In a reasonably competitive environment, schools couldn't get away with skimping on those things. However, there are a *lot* more teachers than there are schools without serious resource constraints. Many union contracts may go too far... but they're a heckuva lot better than no contract at all.
damselfrog
Jan. 26th, 2010 01:01 am (UTC)
(Admittedly, that doesn't directly address tenure... but even within a set curriculum, there are a lot of directions one could go. Imagine how much worse history classes would be if the teachers risked being fired for bringing up the wrong political views?)
awfief
Jan. 25th, 2010 10:06 pm (UTC)
My viewpoint is skewed, but the biggest problems I've found are teachers *not* failing kids that should be failed, because regardless of tenure, inflating the grade makes the kids happier, and thus makes the parents happier, and thus the parents don't sic themselves on the teacher or the administrators.

That, and the administration doing everything it can in its power *not* to allow more teachers into the existing union -- doing things like firing a teacher at the end of the school year, only to re-hire them at a 1st-year salary, since they are not "continuing".

So my gut reaction is "reports are highly exaggerated." Because really, when was the last time you heard about a teacher failing a student who *didn't* deserve it? Sometimes students deserve to fail (and does fail mean "F" or "C"), and far, far too often, teachers do not fail a student who deserves to (and generally practice grade inflation).

*shrug* as to the original question -- there is corruption everywhere, and I think talking about the Teacher's Union being corrupt is trying to create a false enemy in tenured teachers. But that's my opinion, based on knowing several teachers (who've been teaching anywhere from 3 years to over 40 and are now retired) and span NJ and MA.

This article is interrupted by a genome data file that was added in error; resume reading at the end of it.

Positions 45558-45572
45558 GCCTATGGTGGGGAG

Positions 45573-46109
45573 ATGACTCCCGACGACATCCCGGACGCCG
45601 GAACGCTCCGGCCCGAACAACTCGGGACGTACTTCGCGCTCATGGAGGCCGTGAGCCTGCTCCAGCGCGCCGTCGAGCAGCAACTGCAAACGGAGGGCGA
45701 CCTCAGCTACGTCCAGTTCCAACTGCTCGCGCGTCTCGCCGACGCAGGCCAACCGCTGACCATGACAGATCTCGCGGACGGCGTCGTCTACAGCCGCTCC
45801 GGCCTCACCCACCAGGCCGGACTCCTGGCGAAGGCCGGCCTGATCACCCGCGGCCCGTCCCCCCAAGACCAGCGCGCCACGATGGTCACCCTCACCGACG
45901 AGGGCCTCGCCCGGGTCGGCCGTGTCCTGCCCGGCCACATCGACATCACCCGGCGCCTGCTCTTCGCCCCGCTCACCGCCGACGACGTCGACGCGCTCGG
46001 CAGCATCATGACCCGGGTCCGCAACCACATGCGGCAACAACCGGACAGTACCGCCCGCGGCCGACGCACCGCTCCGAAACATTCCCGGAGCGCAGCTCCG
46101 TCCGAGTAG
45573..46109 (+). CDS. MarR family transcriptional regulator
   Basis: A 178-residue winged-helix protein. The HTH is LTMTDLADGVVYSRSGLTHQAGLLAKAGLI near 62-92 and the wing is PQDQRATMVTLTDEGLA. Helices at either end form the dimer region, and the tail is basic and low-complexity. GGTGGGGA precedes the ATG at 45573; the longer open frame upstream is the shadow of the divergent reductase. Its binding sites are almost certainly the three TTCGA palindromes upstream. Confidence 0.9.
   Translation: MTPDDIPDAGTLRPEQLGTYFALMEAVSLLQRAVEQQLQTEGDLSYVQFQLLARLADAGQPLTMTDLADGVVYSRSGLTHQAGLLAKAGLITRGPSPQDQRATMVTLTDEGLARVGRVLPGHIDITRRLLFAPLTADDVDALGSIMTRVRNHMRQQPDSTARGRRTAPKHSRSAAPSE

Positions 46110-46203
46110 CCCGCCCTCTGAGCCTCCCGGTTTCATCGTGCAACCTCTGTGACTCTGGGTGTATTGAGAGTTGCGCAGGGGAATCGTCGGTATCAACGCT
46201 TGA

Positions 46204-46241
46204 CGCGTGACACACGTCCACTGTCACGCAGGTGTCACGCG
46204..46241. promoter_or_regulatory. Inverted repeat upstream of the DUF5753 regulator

desireearmfeldt
Jan. 26th, 2010 03:24 am (UTC)
(WIthout having read the context of the quote, I am inclined to suspect "fail" meant something more like "did badly on the standardized test" than "was given a bad grade by that teacher."
awfief
Jan. 26th, 2010 12:57 pm (UTC)
Ah, so "teachers are failing at the task of teaching kids", not "teachers are giving failing grades to their kids."

Easier to believe, what with "No Child Left Behind". My experience is with teachers who give a crap, so I only have hearsay from them about other teachers who don't....but sure, "bad teachers" are a problem, tenured or not....cue the "standardized tests are not necessarily a good measure of a student's learning" rant here.
anyee
Jan. 25th, 2010 11:43 pm (UTC)
If you really need the info, I can get my parents on the horn and have them talk you ear off about their decades of experience with unions and students.
(Deleted comment)
mollishka
Jan. 27th, 2010 01:15 pm (UTC)
Why is it that when discussing teachers in the US people always manage to forget that there are large parts of the country with no teachers' unions and no tenure system? There is a conversation to be had here that has NOTHING to do with either of those considerations.
( 27 comments — Leave a comment )